I teach for a lot of reasons. At the top of the list is because I genuinely enjoy it. I like my students. I like educating. I like encouraging people to think. I also teach because I like learning. Anyone who has ever taught, and taught well, will tell you that teaching forces you to know more about a subject than you would otherwise. It keeps you at the top of your game.
But that is only part of what I learn. I also learn what my students teach me. I tell them that going in. That I expect that I will learn from them. For starters it's a graduate class in digital marketing. The subject matter is a work in progress with new tools and new approaches every day. It's impossible to know every single detail, but we need to try.
But there is more to what I learn than that. The majority of my students are international. The global perspective they bring from sharing something as simple as how in Taiwan the chain, 7-11 is a much bigger part of the community than simply a place to buy a Slurpee enriches my classroom. It also forces me to slow it down and think more carefully how I might explain a concept since for many English is not their first language. I can't assume because something is widely understood in the US, it is in the rest of the world. They teach me how to present better in the classroom. The bonus is it hones my skills for when I am working with my outside clients.
I've learned that just because one generation is inherently more comfortable with technology, does not mean with that comes an understanding of how to use all these new tools strategically. Generations need not be divided by technological advance but rather help each other as we learn this new stuff by getting our hands dirty - together.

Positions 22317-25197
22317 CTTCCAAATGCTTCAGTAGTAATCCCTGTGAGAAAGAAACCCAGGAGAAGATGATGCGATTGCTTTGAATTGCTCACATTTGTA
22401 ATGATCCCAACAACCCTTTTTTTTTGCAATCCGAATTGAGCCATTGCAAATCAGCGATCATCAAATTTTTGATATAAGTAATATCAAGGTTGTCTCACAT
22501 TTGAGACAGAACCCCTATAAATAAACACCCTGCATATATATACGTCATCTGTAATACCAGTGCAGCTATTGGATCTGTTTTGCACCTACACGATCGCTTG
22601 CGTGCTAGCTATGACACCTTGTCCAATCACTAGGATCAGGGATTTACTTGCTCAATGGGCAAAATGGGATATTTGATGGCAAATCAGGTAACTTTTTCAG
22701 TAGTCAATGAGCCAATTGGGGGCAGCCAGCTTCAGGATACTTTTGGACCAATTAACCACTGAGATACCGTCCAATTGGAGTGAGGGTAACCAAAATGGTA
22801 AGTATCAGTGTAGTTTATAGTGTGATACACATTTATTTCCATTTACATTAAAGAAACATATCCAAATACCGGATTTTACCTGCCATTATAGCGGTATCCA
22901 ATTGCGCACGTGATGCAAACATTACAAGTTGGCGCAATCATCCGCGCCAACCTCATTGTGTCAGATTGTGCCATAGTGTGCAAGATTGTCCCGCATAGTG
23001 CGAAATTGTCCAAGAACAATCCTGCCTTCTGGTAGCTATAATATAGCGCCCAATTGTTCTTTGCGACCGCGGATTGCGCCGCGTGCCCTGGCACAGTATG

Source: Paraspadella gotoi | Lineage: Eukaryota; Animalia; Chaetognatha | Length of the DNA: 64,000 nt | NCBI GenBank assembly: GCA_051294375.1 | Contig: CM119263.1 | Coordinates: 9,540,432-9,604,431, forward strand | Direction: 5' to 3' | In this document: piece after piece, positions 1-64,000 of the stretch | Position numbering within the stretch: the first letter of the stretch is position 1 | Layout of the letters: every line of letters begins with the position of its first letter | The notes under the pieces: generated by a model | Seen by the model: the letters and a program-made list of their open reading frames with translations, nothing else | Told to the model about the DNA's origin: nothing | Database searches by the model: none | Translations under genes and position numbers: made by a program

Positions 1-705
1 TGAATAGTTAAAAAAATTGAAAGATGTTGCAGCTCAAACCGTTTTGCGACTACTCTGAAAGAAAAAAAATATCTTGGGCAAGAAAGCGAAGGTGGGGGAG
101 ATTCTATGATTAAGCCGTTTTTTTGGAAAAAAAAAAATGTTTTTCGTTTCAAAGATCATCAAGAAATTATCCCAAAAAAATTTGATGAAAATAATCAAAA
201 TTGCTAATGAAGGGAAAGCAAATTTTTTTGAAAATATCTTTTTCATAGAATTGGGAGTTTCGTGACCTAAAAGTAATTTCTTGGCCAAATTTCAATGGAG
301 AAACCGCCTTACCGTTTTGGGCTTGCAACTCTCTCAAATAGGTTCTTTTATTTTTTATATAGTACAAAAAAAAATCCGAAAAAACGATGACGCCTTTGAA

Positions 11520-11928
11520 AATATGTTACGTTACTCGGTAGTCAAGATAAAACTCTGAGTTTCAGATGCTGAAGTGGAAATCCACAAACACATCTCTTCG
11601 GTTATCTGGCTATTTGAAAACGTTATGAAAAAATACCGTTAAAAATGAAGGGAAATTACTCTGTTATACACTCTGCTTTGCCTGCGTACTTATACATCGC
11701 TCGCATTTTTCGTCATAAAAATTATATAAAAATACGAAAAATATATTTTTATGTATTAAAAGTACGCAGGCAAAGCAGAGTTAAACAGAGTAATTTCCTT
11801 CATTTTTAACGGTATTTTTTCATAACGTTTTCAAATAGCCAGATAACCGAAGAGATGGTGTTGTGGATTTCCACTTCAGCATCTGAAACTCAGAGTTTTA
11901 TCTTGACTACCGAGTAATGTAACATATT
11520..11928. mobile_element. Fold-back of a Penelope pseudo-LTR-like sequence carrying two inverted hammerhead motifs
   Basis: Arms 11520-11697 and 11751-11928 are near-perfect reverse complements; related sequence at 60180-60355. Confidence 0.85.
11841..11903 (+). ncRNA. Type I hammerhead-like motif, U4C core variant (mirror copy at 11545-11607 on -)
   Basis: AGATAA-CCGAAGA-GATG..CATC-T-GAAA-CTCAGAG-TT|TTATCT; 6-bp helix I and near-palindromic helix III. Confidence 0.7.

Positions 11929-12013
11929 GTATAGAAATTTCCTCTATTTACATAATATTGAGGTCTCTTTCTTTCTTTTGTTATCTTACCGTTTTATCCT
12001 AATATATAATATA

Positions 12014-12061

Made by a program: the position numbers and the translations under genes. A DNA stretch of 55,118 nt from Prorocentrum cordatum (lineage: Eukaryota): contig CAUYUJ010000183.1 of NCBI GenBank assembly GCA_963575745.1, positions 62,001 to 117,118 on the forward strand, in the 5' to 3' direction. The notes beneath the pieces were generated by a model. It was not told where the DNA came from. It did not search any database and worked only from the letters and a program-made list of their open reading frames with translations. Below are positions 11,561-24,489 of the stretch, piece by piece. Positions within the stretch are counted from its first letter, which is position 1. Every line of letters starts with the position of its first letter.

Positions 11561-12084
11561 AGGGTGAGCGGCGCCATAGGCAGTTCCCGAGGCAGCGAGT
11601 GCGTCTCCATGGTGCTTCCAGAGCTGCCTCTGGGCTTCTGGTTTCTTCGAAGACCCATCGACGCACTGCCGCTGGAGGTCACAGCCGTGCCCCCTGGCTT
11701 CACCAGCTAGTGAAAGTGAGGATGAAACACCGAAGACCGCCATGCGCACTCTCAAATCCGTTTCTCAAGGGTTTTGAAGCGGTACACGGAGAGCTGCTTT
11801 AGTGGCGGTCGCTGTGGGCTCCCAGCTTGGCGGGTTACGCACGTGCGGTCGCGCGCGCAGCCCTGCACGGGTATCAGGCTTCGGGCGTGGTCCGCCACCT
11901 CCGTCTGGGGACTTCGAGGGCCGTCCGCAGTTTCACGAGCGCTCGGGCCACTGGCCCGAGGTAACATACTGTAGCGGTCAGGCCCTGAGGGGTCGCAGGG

Most importantly they teach me by offering what Arianna Huffington calls "third metric" moments in which I can define my success not by power or how much money I am making (trust me - adjuncts are not highly compensated employees) but in having changed someone's way of looking at something.
When a student tells me I "inspired" them or thanks me for "seeing their potential" or "encouraging" them I am keenly aware of the ability we all have to make a difference in someone's life.
I will never forget the student who this semester when I asked the class what they got out of their midterm presentation in which they were required to present themselves as a brand in three minutes, said the one thing she did not expect was that the experience would make her fall in love with who she was again.
Moments like that make me downright teary eyed and others just make me smile. Like the email I got yesterday from a student who just finished the semester with me and "had to share" how she experienced first hand the power of connection that social media affords us when she shared a picture on Instagram of her favorite bakery.
What I learn from my students - it's why I teach. Joanne Tombrakos is a Storyteller, Speaker, Digital Strategist and Adjunct Professor of Digital Marketing at NYU. YOUR DIGITAL YOU, her signature workshop is designed to improve your digital presence. Joanne is also the author of It Takes An Egg Timer, A Guide To Creating The Time For Your Life and a novel, The Secrets They Kept.